“So how did you know you were called here?” is a question I’ve been asked more than a few times already in these early days at St. Andrew’s. I take this as a good sign, because even among Presbyterians who have a strong theology of God’s calling (on paper at least), all too often the relationship between a congregation and a minister is thought of in terms of a job search or hiring process.
Now, this can simply be a matter of honesty. Sadly there are far too many cases where the calling of a minister or pastor to a local congregation or parish differs little from the hiring or staff transfer process in a secular organization. Some churches in the name of honesty have given up on the language of “call” entirely for this reason.
That said I’m glad Presbyterians in Canada have held on to the language of call and calling, even if the process all too often falls short of such an exalted concept. And that’s because for me it’s not just a matter of abstract theology, it’s a matter of lived experience. As a preacher’s kid I watched my parents often wrestle with the question of call, especially in the difficult times of ministry (“Were we really called here?”) and in the long years where the higher principles of call did battle with the realities of keeping a roof over our heads and food on the table. And now as a minister myself I too have had to face those questions head on in the more challenging times of my first five and a half years of ministry.
So can we really know if God is calling us to be somewhere, do something or take up a particular role or vocation in the the church or world at large? The resounding answer for me is “YES!”
I won’t pretend that it’s always clear or obvious, but I can say with abolute certainty that God can and does speak to us. How can be so sure? Well I definitely would not be a Christian minister today if it weren’t for the words Jesus spoke to me in my residence room at McMaster University 15 years ago this past January.
This isn’t something that happens to me regularly, in fact to date that has been the only time in my life that God has spoken to me with such clarity. Never before or since have I heard actual words from the Lord. But I did that day.
I can tell you it was the strangest thing I had yet experienced. I was looking out my window in Woodstock Hall when all of a sudden in what I can only call words without words – I didn’t hear them as a sound in my ears, it was more like a message spoken directly into my head – I heard a voice say “John, there’s something I need you to do.”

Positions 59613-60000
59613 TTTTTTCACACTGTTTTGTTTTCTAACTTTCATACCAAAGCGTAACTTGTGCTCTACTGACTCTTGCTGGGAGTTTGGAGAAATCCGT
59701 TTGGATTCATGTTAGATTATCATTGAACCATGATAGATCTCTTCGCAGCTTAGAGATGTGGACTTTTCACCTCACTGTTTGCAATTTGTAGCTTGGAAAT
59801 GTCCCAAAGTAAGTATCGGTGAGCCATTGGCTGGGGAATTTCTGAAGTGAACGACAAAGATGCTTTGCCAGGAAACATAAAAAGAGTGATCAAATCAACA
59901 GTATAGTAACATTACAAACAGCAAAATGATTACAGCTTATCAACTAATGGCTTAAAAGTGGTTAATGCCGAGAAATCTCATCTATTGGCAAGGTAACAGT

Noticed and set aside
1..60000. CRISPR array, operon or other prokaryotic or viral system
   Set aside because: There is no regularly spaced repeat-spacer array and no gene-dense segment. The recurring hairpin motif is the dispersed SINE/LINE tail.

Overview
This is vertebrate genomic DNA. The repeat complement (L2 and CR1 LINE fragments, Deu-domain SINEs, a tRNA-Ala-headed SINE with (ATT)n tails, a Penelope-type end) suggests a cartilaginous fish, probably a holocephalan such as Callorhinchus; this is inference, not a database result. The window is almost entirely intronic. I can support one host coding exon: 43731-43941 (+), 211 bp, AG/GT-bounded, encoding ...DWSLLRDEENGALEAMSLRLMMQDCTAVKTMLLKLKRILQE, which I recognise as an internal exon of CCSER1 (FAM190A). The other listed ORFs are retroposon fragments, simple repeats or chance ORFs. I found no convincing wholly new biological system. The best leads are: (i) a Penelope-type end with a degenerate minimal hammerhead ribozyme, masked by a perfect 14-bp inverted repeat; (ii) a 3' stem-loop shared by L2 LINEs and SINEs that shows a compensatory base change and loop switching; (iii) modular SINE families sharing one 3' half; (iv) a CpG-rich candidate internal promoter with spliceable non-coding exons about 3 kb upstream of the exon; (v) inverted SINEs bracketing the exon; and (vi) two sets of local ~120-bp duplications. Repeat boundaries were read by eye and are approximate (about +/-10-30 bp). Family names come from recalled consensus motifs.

Now that might seem rather vague, but as soon as I heard the words I also knew two things without a shadow a doubt: 1) the words were spoken by Jesus; 2) and what he wanted me to do was to become a minister. Don’t ask me how I knew, I just did. Which is why my first response was to be profoundly angry and mutter to myself something along the lines of “you gotta be …. kidding me.” Of course I immediately took that back, as I was still of the mistaken opinion that you weren’t allowed to be angry at God or talk back to him. But that was my gut response.
And that’s why I say I wouldn’t be a minister today if Christ hadn’t called me by name and told me to go and serve him as a minister in his Church. As a preacher’s kid I had seen ministry take it’s toll on my parents, known our struggles as a family to survive, and felt the kind of pain that only comes when the church hurts you. I wanted no part of that, and it was only after two and a half years of running away from God that I said yes.
I’m only here today looking out the window of the minister’s office at St. Andrew’s Presbyterian Church in Ancaster because Christ spoke to me, called me by name and told me to follow. I had no doubt then, and I have no doubts now. This is what I am called to do.
So does God call us, speak to us and personally guide us today? Absolutely. Is it usually that clear? Nope. As I said, it was only that clear once. But the longer I walk with the Lord, and the more time I spend learning to listen for his voice, and look for signs he gives us, I have found that yes, he does regularly call and guide us if we have ears to hear and eyes to see.
So how do I know I was called specifically here to be the minsiter of St. Andrew’s at this moment in time? Well, that’s something I’ll save for my next post.